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Film What's the Last Film You Saw? v. Tell Us What You Thought!

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birdup.snaildown

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Vampire's Kiss ( 1988 )

If it wasn't for Cage, I'm not sure how I'd feel about it. His performance makes everything else about it totally forgettable.

I'm not sure if I've ever seen him this deranged and I've seen a lot of his films.

What an delightfully batshit film.

Highly recommended.

ENJOYMENT = 8/10
FILM = 6/10
 

blistersinthedark

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A couple of days ago I rewatched Con Air (1997) for the first time since it originally came out. I only remembered the basic plot as well as the wailing guitar soundtrack, but man, what a goofy movie. They sure don't make them like that anymore. Nic Cage's Southern accent is something to behold. Hilarious premise, lots of great gags (Colm Meaney's fancy car getting dragged into the air, John Malkovich's Looney Tunes-ass demise), unbelievably stacked cast, loads of stupid fun.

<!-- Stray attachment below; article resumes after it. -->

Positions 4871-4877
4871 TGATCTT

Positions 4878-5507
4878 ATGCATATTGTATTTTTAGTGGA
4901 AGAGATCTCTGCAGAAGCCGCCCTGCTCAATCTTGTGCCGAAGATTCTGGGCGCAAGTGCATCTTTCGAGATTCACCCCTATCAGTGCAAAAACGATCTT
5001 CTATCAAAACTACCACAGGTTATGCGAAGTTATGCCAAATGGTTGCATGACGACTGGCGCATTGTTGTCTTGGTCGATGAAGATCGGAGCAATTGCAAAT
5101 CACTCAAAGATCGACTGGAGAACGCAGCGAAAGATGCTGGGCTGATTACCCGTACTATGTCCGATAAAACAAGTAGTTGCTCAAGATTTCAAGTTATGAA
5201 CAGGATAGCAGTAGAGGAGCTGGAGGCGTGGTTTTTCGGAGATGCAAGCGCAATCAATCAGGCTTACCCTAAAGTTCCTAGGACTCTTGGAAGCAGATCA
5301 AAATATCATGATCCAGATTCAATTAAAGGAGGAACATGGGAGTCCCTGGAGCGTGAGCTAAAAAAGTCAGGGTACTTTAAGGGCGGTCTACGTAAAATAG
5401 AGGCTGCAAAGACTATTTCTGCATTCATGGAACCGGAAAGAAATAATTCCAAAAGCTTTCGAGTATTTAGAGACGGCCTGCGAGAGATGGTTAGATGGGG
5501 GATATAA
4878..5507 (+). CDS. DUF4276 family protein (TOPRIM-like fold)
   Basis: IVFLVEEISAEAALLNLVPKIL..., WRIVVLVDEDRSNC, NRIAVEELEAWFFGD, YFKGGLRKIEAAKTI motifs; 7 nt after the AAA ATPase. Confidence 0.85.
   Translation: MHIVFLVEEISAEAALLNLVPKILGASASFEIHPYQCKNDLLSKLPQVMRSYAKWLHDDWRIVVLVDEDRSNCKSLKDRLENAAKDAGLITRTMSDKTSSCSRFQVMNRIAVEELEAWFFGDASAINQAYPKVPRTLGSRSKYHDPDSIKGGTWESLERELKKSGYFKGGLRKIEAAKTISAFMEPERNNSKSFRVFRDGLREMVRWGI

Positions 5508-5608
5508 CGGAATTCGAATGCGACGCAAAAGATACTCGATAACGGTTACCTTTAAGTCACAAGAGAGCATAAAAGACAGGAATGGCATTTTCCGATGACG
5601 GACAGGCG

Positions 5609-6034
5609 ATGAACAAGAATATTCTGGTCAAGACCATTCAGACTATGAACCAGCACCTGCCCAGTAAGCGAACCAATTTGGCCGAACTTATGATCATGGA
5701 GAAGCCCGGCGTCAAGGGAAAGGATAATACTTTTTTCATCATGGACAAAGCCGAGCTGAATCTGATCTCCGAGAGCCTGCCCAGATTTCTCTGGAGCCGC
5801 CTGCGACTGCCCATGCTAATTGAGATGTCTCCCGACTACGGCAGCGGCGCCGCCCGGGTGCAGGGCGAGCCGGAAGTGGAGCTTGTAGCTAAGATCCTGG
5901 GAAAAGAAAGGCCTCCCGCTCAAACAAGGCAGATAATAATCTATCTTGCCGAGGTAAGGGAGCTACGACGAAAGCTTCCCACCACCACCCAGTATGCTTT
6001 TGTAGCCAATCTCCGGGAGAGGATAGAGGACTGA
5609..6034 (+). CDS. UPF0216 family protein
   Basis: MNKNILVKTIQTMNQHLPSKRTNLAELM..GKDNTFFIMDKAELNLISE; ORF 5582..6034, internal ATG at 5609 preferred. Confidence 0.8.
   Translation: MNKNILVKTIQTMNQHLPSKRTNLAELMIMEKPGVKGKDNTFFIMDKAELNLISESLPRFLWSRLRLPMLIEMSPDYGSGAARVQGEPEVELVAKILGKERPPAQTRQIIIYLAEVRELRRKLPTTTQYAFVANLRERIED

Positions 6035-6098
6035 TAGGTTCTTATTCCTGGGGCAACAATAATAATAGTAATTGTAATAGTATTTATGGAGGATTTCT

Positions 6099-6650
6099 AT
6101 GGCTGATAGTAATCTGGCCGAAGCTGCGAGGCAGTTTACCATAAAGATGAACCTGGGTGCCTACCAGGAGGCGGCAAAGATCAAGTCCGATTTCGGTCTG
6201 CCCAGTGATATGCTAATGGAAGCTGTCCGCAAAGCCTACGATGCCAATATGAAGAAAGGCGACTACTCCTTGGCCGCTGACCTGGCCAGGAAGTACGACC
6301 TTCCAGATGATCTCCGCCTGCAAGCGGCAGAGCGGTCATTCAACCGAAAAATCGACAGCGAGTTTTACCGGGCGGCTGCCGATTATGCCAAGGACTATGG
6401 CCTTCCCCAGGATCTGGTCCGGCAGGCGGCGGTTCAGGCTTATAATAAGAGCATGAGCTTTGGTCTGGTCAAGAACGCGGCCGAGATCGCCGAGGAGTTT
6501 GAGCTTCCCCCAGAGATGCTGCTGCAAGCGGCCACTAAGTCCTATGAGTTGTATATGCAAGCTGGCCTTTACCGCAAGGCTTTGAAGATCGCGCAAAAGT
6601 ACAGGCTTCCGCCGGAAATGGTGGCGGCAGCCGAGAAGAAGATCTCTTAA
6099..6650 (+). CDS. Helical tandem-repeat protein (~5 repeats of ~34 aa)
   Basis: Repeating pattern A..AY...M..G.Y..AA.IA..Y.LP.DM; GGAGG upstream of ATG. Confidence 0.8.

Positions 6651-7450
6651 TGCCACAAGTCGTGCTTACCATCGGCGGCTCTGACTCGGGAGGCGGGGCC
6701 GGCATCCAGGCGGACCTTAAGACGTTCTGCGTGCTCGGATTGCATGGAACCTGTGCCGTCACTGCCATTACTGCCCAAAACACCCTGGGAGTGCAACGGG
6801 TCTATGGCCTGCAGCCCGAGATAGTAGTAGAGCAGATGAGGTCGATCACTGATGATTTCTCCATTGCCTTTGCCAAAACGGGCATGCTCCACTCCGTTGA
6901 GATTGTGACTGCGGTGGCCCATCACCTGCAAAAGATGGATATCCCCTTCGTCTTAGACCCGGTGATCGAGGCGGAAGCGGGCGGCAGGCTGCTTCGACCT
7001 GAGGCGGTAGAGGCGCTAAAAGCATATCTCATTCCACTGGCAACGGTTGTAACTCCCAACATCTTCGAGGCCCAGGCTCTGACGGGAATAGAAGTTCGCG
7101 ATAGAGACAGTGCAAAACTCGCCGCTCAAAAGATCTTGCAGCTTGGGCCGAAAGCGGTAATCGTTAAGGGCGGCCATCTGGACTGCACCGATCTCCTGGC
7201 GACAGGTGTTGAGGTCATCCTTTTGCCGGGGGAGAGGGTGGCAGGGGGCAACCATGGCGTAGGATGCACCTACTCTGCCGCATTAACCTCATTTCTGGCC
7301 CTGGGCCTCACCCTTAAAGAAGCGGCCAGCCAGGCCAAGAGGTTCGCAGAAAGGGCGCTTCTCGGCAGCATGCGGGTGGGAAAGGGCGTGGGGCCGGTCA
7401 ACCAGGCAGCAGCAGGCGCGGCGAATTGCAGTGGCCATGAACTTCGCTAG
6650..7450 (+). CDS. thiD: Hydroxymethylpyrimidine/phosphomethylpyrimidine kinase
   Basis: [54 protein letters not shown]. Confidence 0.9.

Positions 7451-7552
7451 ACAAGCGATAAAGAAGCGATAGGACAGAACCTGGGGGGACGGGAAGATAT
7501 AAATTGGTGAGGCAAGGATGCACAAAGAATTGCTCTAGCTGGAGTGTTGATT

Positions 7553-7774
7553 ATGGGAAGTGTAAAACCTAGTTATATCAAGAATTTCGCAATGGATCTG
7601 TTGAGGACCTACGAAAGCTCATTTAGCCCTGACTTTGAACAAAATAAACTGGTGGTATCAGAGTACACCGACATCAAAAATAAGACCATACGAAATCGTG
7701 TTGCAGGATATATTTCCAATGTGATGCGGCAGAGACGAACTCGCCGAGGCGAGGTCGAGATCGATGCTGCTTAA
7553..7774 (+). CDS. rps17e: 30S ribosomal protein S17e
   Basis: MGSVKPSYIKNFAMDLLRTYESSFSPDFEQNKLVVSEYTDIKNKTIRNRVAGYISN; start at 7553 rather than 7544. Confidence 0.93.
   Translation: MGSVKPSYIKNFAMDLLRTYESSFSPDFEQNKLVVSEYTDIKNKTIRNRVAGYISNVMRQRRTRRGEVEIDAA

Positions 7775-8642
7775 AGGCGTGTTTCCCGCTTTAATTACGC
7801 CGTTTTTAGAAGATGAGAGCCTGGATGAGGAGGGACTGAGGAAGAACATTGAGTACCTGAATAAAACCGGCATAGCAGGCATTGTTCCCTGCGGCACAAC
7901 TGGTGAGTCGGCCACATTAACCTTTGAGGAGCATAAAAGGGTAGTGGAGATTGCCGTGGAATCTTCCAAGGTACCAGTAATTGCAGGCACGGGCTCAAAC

birdup.snaildown

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Saw Jungle Cruise at the Drive-In last night. First time I've been to a drive-in movie with a 3 year old crawling all over me. But, it was nice to get out of the house after the latest lockdown bullshit.

The movie was missing something, like a lot of modern films... but it was more successful than a lot of blockbuster films I've seen recently.

I knew what I was going in for. I wanted something mindless.

As a kid, I frequented Disneyland theme parks all over the world on a regular basis. Before Pirates of the Caribbean came out, most Australians didn't recognize the title... but I did.

I've been on the Jungle Cruise ride many times.

There have been some really clever cinematic adaptations (of seemingly impossible source material). The Lego Movie springs to mind.

Jungle Cruise is not particularly clever, but it does manage to cleverly incorporate a nod to the ride's animatronic origins.

The two lead actors are good. I also liked Jack Whitehall as the (first openly) gay character (in a live action Disney film) McGregor.